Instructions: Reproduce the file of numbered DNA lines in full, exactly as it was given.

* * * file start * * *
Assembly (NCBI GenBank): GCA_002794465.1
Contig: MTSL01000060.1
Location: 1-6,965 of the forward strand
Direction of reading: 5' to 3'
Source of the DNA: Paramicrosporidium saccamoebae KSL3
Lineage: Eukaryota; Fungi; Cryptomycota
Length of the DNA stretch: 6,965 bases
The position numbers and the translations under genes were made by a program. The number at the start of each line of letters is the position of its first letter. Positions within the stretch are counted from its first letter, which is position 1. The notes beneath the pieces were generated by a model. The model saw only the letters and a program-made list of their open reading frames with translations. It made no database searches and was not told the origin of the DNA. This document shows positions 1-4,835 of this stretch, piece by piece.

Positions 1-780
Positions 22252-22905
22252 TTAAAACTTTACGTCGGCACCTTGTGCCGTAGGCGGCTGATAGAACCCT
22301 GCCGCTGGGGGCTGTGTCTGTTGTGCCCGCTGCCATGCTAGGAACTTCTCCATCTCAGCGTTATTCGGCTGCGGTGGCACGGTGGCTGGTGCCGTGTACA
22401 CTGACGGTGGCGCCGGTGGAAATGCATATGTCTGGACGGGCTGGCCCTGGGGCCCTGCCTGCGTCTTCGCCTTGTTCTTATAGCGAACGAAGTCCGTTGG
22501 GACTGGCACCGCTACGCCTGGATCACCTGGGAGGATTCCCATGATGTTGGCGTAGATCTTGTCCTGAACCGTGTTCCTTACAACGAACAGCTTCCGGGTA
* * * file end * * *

Assembly (NCBI GenBank): GCA_002794465.1
Contig: MTSL01000060.1
Location: 1-6,965 of the forward strand
Direction of reading: 5' to 3'
Source of the DNA: Paramicrosporidium saccamoebae KSL3
Lineage: Eukaryota; Fungi; Cryptomycota
Length of the DNA stretch: 6,965 bases
The position numbers and the translations under genes were made by a program. The number at the start of each line of letters is the position of its first letter. Positions within the stretch are counted from its first letter, which is position 1. The notes beneath the pieces were generated by a model. The model saw only the letters and a program-made list of their open reading frames with translations. It made no database searches and was not told the origin of the DNA. This document shows positions 1-4,835 of this stretch, piece by piece.

Positions 1-780
Positions 22252-22905
22252 TTAAAACTTTACGTCGGCACCTTGTGCCGTAGGCGGCTGATAGAACCCT
22301 GCCGCTGGGGGCTGTGTCTGTTGTGCCCGCTGCCATGCTAGGAACTTCTCCATCTCAGCGTTATTCGGCTGCGGTGGCACGGTGGCTGGTGCCGTGTACA
22401 CTGACGGTGGCGCCGGTGGAAATGCATATGTCTGGACGGGCTGGCCCTGGGGCCCTGCCTGCGTCTTCGCCTTGTTCTTATAGCGAACGAAGTCCGTTGG
22501 GACTGGCACCGCTACGCCTGGATCACCTGGGAGGATTCCCATGATGTTGGCGTAGATCTTGTCCTGAACCGTGTTCCTTACAACGAACAGCTTCCGGGTA